Pay attention to how everything with the Wikileaks release of DNC documents shakes out. It’s no small thing when foreign entities are capable of tapping into government emails and then release them, at their will.
The timing of the release has set the DNC on their heads, at a time when a national election is at stake, and all this should prompt a lot of questions about who and why.
The “why” is up for speculation, but it does seem suspiciously as if someone is trying to orchestrate the outcome of our nation’s election, which could only mean they’re doing it for their benefit.
If it sounds like a spy novel, keep in mind, the idea for those novels came from somewhere.
Then there’s this, from Yahoo:
Just weeks after she started preparing opposition research files on Donald Trump’s campaign chairman Paul Manafort last spring, Democratic National Committee consultant Alexandra Chalupa got an alarming message when she logged into her personal Yahoo email account.
“Important action required,” read a pop-up box from a Yahoo security team that is informally known as “the Paranoids.” “We strongly suspect that your account has been the target of state-sponsored actors.”
Chalupa — who had been drafting memos and writing emails about Manafort’s connection to pro-Russian political leaders in Ukraine — quickly alerted top DNC officials. “Since I started digging into Manafort, these messages have been a daily occurrence on my Yahoo account despite changing my password often,” she wrote in a May 3 email to Luis Miranda, the DNC’s communications director, which included an attached screengrab of the image of the Yahoo security warning.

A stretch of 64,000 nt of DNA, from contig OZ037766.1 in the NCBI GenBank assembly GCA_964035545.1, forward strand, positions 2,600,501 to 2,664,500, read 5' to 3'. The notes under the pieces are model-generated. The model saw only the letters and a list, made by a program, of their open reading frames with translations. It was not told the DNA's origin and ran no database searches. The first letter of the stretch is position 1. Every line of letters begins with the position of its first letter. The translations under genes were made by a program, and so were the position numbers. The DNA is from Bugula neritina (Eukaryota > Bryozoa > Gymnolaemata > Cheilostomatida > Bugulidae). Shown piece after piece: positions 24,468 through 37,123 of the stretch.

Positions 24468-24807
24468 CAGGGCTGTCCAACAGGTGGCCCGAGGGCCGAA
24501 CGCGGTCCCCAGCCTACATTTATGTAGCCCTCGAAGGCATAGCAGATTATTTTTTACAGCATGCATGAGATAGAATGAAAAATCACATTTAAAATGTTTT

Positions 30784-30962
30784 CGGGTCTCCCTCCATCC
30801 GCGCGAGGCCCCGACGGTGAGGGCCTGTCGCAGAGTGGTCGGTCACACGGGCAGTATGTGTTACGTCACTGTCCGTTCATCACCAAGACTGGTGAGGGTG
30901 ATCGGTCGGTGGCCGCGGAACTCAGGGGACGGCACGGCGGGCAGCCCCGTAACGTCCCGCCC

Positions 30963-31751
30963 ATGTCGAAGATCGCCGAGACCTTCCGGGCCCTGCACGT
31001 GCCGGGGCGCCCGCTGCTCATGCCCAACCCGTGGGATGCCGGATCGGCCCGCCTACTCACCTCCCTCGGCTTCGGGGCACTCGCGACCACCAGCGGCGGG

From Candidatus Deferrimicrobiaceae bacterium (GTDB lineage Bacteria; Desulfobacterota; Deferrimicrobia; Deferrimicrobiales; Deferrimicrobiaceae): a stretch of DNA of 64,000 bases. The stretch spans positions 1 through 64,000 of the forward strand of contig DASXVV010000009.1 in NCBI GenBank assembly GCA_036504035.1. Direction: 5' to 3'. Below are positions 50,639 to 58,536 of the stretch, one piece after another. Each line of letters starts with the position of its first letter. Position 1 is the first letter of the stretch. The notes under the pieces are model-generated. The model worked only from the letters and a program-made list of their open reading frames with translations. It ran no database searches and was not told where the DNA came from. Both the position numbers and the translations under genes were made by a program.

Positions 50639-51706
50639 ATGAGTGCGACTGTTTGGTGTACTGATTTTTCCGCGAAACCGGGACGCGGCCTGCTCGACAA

If you’ll remember, Manafort’s ties have labeled him an alleged “fixer” for the Russian mob. With that in mind, is this just too much of a coincidence?
Manafort, of course, has dismissed the questions as “absurd.” Then again, what else would he say?
In mid-June, Democratic Party suspicions about the hackers seemed to be confirmed when CrowdStrike, an outside security firm retained by the DNC, reported that it traced the hackers to two separate units linked to Russia’s security services: the FSB, Russia’s equivalent of the FBI, and GRU, the country’s military intelligence agency. The company noted strong similarities between the attack on the DNC by the suspected GRU hackers and previous cyberintrusions of unclassified systems at the White House, the State Department and the offices of the Joint Chiefs of Staff. (After discovering the data breach, a DNC security source said its cyberexperts noted that the hackers’ exfiltration of files took place “9 to 5, Moscow time.”) An FBI official confirmed that the bureau has been investigating the breach for some time, and, according to one source familiar with the matter, Director James Comey has been personally briefed.
Don’t underestimate this. It’s big.
Now two questions remain: Is this in an effort to undermine a U.S. presidential election, and will the Republicans see leaks of their own?